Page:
My point is that a limited band is one of the elements that make a guitar cabinet sound in its peculiar way, a way sought after by so many electric guitarists. Diffusion pattern being the same, a speaker with a limited band focuses its emission energy in the range the electric guitar player likes the most (they call it punch, or improperly moving air). When a speaker reproduces a larger acoustic band on a wider dispersion pattern, its sound progressively - and unavoidably - moves away from that peculiar combination of punch, sonic spectrum, directivity that the player has ended up associating to the term "amp in the room" and that they like so much.


    I hope it's clear that I am appreciating the concept and the design behind the Kone. I am not at all bashing either :)

    In order for the Kabinet to sound as it does, it had to be designed the way it has, and this makes the difference with other designs out there.


    :)

  • Its here!


    In the picture, you can see the Kab alongside a Xitone Cab (also known as the Mbritt cab). Dont let the size fool you, the Kemper Kab its VERY loud for its size.


    My first impression is very positive. As people has pointed out, the kab is very lightweight, and seems to be tailored for guitar players looking for portability and ease of moving and BIG sound. I dont think im going to be needing a 2x12 kone cab as I initially thought. As far a construction goes... I guess time will tell. As some of you may know, the Xitone cabs are built like tanks! The Kab is built more like a conventional guitar cab (as opposed to a PA monitor). Now, people have been talking about “amp in the room” sensation... Im not a tone savy person, but when I switched from my Fender Twin Reverb combo amp to the Kemper with the Xitone cab, although I liked what I was hearing, something felt different. I eventually got used to it and never went back and played the Twin Reverb. With the Kemper Kab, you get some of that organic feeling back (amp in the room ....whatever term you want to call it). For that im very grateful. It makes me happy to have best of both worlds, at least to some extend.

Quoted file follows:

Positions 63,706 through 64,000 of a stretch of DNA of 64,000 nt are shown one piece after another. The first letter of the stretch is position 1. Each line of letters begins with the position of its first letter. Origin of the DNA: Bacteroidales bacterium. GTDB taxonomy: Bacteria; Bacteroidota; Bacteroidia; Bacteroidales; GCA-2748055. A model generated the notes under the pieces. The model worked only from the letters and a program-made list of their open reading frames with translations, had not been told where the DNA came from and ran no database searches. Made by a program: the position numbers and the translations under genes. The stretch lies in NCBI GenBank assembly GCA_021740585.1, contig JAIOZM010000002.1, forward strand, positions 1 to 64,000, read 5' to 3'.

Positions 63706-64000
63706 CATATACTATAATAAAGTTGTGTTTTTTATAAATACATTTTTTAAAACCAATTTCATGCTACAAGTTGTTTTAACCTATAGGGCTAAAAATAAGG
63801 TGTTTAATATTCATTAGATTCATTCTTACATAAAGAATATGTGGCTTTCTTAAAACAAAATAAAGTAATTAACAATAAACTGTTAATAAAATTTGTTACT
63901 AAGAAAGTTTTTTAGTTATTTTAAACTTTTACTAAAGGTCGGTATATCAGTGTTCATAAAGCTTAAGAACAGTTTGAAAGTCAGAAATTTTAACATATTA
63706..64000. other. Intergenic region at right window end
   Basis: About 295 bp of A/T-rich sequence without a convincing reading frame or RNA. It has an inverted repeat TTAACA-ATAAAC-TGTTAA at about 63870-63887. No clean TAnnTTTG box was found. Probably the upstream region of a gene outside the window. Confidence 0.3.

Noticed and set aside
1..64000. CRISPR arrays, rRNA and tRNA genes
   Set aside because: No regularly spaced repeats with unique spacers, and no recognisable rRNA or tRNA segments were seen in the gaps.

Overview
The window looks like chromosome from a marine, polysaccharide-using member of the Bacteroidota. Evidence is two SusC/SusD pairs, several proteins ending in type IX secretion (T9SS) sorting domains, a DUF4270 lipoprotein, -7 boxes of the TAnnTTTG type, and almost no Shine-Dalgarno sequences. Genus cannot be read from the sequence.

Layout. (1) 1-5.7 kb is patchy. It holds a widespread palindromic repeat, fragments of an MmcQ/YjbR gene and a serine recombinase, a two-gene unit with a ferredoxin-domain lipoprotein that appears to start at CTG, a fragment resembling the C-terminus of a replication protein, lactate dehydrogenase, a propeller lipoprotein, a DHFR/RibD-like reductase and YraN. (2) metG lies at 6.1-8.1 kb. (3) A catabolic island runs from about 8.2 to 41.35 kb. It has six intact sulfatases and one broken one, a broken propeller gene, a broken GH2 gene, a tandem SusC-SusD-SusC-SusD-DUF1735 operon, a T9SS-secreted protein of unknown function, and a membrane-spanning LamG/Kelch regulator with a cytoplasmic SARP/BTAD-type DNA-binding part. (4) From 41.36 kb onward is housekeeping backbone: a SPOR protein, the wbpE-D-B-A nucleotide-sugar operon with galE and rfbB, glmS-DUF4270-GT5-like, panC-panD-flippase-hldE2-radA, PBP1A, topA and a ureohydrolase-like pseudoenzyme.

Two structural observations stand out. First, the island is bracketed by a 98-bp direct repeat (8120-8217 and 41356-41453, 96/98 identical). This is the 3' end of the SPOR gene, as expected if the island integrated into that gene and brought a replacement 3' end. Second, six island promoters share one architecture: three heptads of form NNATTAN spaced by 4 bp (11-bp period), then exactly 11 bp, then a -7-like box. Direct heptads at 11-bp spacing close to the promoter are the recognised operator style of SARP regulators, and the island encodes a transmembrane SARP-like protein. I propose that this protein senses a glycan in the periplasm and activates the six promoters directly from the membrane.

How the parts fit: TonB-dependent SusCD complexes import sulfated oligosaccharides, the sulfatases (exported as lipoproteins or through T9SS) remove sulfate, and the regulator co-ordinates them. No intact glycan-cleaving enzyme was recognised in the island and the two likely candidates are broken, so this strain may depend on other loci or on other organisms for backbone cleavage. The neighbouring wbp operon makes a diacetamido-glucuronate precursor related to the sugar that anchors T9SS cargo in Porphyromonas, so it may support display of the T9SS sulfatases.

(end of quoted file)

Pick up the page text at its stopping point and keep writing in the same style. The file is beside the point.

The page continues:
It makes me wonder why the Kemper company is being so humble and quiet about this product considering how good it is. Albeit, my only experience with the Kemper has been with the Xitone, which the general consensus is very positive as well, I think this will become an obvious defacto choice for new Kemper users looking for a “as genuine as a guitar tube amp/cab” solution.


    Great Job Kemper!

  • Well, horses for courses, as they say :)
    You can't use them the same way, of course.


    My point is, you have written quite a few words about the differences of speaker concepts (2-way speaker vs. broadband "GRFR") and reasonable conclusions.

    Our concept is a broadband speaker where the frequency responce is digitally controlled for both the fullrange and Imprint path, while either way follows different philosophies. The fullrange sound is tailored to an extremely linear frequency responce by digital means.

    This is a solution that is unique, especially in the guitar world.

    If you had the chance yet to test a Kone or Kabinet, I will be happy to discuss more deeply.


    However, if all your points are theory based on recent experiences and knowledge, they are presumably not applicable to the Kone or Kabinet.

  • Its here!Now, people have been talking about “amp in the room” sensation... Im not a tone savy person, but when I switched from my Fender Twin Reverb combo amp to the Kemper with the Xitone cab, although I liked what I was hearing, something felt different. I eventually got used to it and never went back and played the Twin Reverb.

    I discovered I did not like the Directivity control at anything other than 10 (full up). Anything less sounds diffused and strange.

    The key to everything is patience.
    You get the chicken by hatching the egg, not by smashing it.
    -- Arnold H. Glasow


    If it doesn't produce results, don't do it.

    -- Me

  • Hi folks!